For Devlin, another rewarding outcome is the response she gets afterward. After about 25 years planning events, she’s concluded that, “The small events are just more satisfying…the feedback from them ends up being so great.” People who have participated in these business getaways often enjoy themselves enough to come back on vacation with their families, to share the experience with them. As Devlin says, “a lot of stories get told” throughout the events and afterward.

Organizations realize the benefit of these events as well and some return year after year. Like the birding group, most of Devlin’s repeat customers do one campus-style event per year, each time in a different city that their group can explore. After one or two, they start to plan them on their own.

If you plan to organize a campus style event, Devlin has outlined a few tips for coordinating your group and multiple venues.

She says the first consideration to make is the group’s goals. The itinerary, from city to hotel choice will vary depending on whether the activities are intended to be a learning experience, a bonding opportunity or a leisurely company retreat. The city sets the tone, so do research into which would align with your trip objectives. For example, beach, recreational or cozy winter towns are more suited for groups that want to focus on team building or relaxation.

Devlin also advises that planners take stock of the amenities their chosen venues have to offer. Does the hotel have its own meeting space, or even a convention center? Does your meeting or dinner space, whether it be a community college or air museum, have necessities like table rentals and cutlery?

Many eateries do not have catering capacity, so schedule beforehand if planning meals with restaurants and hubs. When you do contact them, restaurants and chefs able to host you might also be open to teaching your group about their signature stew, freshly-caught fish or whatever their specialty may be. The same goes for hotels. Look up their group rates and ask what offers you can secure for your proposed dates.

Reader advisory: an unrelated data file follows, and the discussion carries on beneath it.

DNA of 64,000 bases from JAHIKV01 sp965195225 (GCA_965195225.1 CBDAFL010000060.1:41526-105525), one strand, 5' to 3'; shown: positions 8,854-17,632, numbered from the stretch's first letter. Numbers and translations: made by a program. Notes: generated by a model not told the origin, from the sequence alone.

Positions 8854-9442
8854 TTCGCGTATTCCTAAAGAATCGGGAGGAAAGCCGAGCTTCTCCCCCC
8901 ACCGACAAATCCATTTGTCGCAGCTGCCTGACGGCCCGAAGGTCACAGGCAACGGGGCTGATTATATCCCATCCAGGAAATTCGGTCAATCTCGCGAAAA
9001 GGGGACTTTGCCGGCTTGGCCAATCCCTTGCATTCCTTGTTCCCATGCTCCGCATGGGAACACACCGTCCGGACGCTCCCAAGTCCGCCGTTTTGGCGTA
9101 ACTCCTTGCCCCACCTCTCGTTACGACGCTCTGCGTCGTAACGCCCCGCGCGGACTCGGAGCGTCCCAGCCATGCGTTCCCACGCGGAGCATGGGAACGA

Finally, make use of the local Convention and Visitors Bureau (CVB). They will have the best leads for venues and locals willing and able to host and entertain you.

Much like the groups themselves, CVBs should familiarize themselves with campus-style events, as they have proven enjoyable, effective and popular. More companies and organizations are choosing this kind of event, and they are great for bringing a mix of tourism and business revenue to the cities they visit. To assist groups keeping track of amenities they require, CVBs can make use of a database covering everything from transportation companies to weekend art classes that can accommodate meeting groups.

With more locations to coordinate, the more details there are to pay attention to. “It’s almost like leading a tour,” says Devlin. But if you plan ahead and get your database and lists together, everything should run smoothly. For the opportunity to learn about a new city or town, to really dig into the local culture on your business trip, it’s worth the extra measures in the planning stages.

For those with experience with this type of event, the planning will usually take an afternoon or full day, aside from organizing the details with chosen venues. If you need assistance putting your campus style event together, Devlin helps to organize them across Tillamook County. You can also visit for inspiration.

Visit Tillamook
Nan Devlin, director of tourism